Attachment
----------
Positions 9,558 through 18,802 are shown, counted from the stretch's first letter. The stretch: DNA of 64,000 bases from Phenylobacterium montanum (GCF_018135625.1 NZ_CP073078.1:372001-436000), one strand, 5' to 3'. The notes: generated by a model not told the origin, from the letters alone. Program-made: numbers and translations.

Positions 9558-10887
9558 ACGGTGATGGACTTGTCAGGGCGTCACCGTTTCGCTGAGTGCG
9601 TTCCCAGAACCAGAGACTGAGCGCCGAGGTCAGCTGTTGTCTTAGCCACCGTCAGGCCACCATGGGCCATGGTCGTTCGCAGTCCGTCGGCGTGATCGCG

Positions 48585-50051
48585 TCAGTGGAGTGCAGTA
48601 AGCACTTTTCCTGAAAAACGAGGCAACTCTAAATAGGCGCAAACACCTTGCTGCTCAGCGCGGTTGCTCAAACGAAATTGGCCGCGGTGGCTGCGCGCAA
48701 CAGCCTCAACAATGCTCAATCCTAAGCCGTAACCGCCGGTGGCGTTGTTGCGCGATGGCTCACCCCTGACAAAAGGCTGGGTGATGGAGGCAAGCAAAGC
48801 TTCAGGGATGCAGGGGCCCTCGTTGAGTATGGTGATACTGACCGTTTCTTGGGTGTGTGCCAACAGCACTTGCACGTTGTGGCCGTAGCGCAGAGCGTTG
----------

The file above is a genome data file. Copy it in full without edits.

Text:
Positions 9,558 through 18,802 are shown, counted from the stretch's first letter. The stretch: DNA of 64,000 bases from Phenylobacterium montanum (GCF_018135625.1 NZ_CP073078.1:372001-436000), one strand, 5' to 3'. The notes: generated by a model not told the origin, from the letters alone. Program-made: numbers and translations.

Positions 9558-10887
9558 ACGGTGATGGACTTGTCAGGGCGTCACCGTTTCGCTGAGTGCG
9601 TTCCCAGAACCAGAGACTGAGCGCCGAGGTCAGCTGTTGTCTTAGCCACCGTCAGGCCACCATGGGCCATGGTCGTTCGCAGTCCGTCGGCGTGATCGCG

Positions 48585-50051
48585 TCAGTGGAGTGCAGTA
48601 AGCACTTTTCCTGAAAAACGAGGCAACTCTAAATAGGCGCAAACACCTTGCTGCTCAGCGCGGTTGCTCAAACGAAATTGGCCGCGGTGGCTGCGCGCAA
48701 CAGCCTCAACAATGCTCAATCCTAAGCCGTAACCGCCGGTGGCGTTGTTGCGCGATGGCTCACCCCTGACAAAAGGCTGGGTGATGGAGGCAAGCAAAGC
48801 TTCAGGGATGCAGGGGCCCTCGTTGAGTATGGTGATACTGACCGTTTCTTGGGTGTGTGCCAACAGCACTTGCACGTTGTGGCCGTAGCGCAGAGCGTTG